Although availability may not seem like a critical aspect of your relationship with your attorney, being able to call your attorney or an individual at the firm that is representing you when you have a need is priceless.

#6 Attorney Personality Traits

Remember, when you first meet with your attorney, that this is an interview for them. You are the hiring manager. Part of your job is to vet the personality and professional traits of your attorney. What you look for and need in your attorney may be different from another, but generally the following traits are critical:

  1. Articulate – Can your attorney clearly articulate what they think in a simple and easy to understand way?
  2. Confident – When your attorney speaks, are they confident in what they are saying? Do they make direct eye contact?
  3. Thoughtful – Does your attorney give thought to what they say before speaking? Or do they shoot from the hip?
  4. Listener – When you speak, does your attorney listen?
  5. Creative – Does your attorney provide creative insights or solutions to your situation?

#7 Attorney and Law Firm Reviews

What are others saying about the attorney you are considering working closely with? Reviews are a great way to get insights and to learn from others. Generally, reviews are a good indicator on whether an attorney is a good fit for you. Places you can find reviews of your attorney include the below.

Make the Best Decision for YOU

Choosing the right attorney for you is one of the most important decisions you’ll make. So, take your time, ask the right questions, and grade you lawyer on these 7 criteria. If you intentionally do this, you’ll see the cream rise to the top. And you’ll undoubtedly make the best decision for YOU!


– Mia Poppe

Legal Tri-Parenting: More than just Mom & Dad

Legal Tri-Parenting: More than just Mom & Dad

A Child Can Have More than Two Parents

Just this winter, New York joined Maine, California, and nine other states in declaring that a child can have more than two parents. While this might sound impractical, the decision affects a whole number of different families who have reasons for wanting more than two parents.

For example: a man who’d like to remain a legal father even if DNA testing reveals that the child is not genetically his; a terminally ill single parent who’d like to provide a surviving couple for her child, or a gay couple who decides to incorporate their donor/surrogate into their family and lifestyle.

While grandparents, siblings and other relatives can all step in and help when a parent or parents need it, allowing for a third person to be legally labeled a parent gives them different rights and responsibilities, and allows them to step into the child’s life in an entirely different way.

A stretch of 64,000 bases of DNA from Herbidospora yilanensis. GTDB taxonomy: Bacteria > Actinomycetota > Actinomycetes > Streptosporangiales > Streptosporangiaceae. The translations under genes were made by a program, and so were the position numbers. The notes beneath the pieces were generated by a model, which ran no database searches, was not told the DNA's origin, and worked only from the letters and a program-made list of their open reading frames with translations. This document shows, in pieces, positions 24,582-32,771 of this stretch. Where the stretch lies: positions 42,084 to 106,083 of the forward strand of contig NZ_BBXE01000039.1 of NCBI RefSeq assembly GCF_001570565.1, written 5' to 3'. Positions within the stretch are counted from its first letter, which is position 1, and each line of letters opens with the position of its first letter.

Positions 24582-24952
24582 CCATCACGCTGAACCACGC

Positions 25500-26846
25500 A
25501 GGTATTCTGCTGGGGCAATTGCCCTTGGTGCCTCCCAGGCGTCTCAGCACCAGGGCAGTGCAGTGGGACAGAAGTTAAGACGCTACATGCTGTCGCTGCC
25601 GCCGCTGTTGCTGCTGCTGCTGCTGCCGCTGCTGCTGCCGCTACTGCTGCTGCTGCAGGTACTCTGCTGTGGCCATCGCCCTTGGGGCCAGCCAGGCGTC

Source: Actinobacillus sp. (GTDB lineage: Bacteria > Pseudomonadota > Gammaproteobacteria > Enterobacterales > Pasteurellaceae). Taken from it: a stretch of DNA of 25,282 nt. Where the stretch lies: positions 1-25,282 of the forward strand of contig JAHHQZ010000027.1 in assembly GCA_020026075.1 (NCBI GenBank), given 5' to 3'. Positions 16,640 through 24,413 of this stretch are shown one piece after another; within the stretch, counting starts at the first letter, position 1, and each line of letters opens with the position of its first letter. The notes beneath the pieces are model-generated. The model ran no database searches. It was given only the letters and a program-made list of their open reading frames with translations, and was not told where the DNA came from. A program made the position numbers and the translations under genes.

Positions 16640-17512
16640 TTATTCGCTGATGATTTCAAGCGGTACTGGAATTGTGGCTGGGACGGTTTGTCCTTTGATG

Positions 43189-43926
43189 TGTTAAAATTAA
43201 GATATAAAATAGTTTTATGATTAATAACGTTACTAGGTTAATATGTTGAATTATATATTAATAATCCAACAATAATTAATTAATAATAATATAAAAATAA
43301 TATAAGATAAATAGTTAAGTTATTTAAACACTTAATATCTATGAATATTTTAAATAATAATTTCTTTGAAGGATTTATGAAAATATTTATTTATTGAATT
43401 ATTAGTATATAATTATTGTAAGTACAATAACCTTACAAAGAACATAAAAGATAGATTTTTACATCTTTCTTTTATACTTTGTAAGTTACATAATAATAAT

Without legal status as a parents, there are all sorts of smaller issues—doctors appointments, school meetings—that can prove tricky to get in to. And of course, many people just want to know that they have real, legal standing at the child’s parent and guardian.

Mia Poppe, a family law expert at Poppe & Associates, spoke about how important it is for all people who feel that they are a parent to the child—and have made the long commitment of caring for said child on a regular basis—to be able to bring their parentage to court.

There are some scientific situations which also allow children to have more than two parents.

3-parent children have also been a medical reality for the past few years. In traditional children, half the DNA comes from the mother and half comes from the father. In specific situations, a third DNA can be inserted into the fetus. When a child is found to have certain diseases located in the mitochondrial DNA, or mDNA, the mDNA can be spliced out and replaced with a “good” DNA, belonging to neither the mother nor the father.

The child now contains DNA from three separate “parents,” though the mDNA is not known to have impact on any genetic traits of the child. In this situation as well, a child or parent could go to court to argue for three (or more) legal parents.

With the new medical and legal possibilities, the modern family is growing and becoming more rich and complex. The Law Firm of Poppe & Associates are here to help you manage the complex rulings surrounding this matter—and to make your family whole. Contact us today for a free consultation!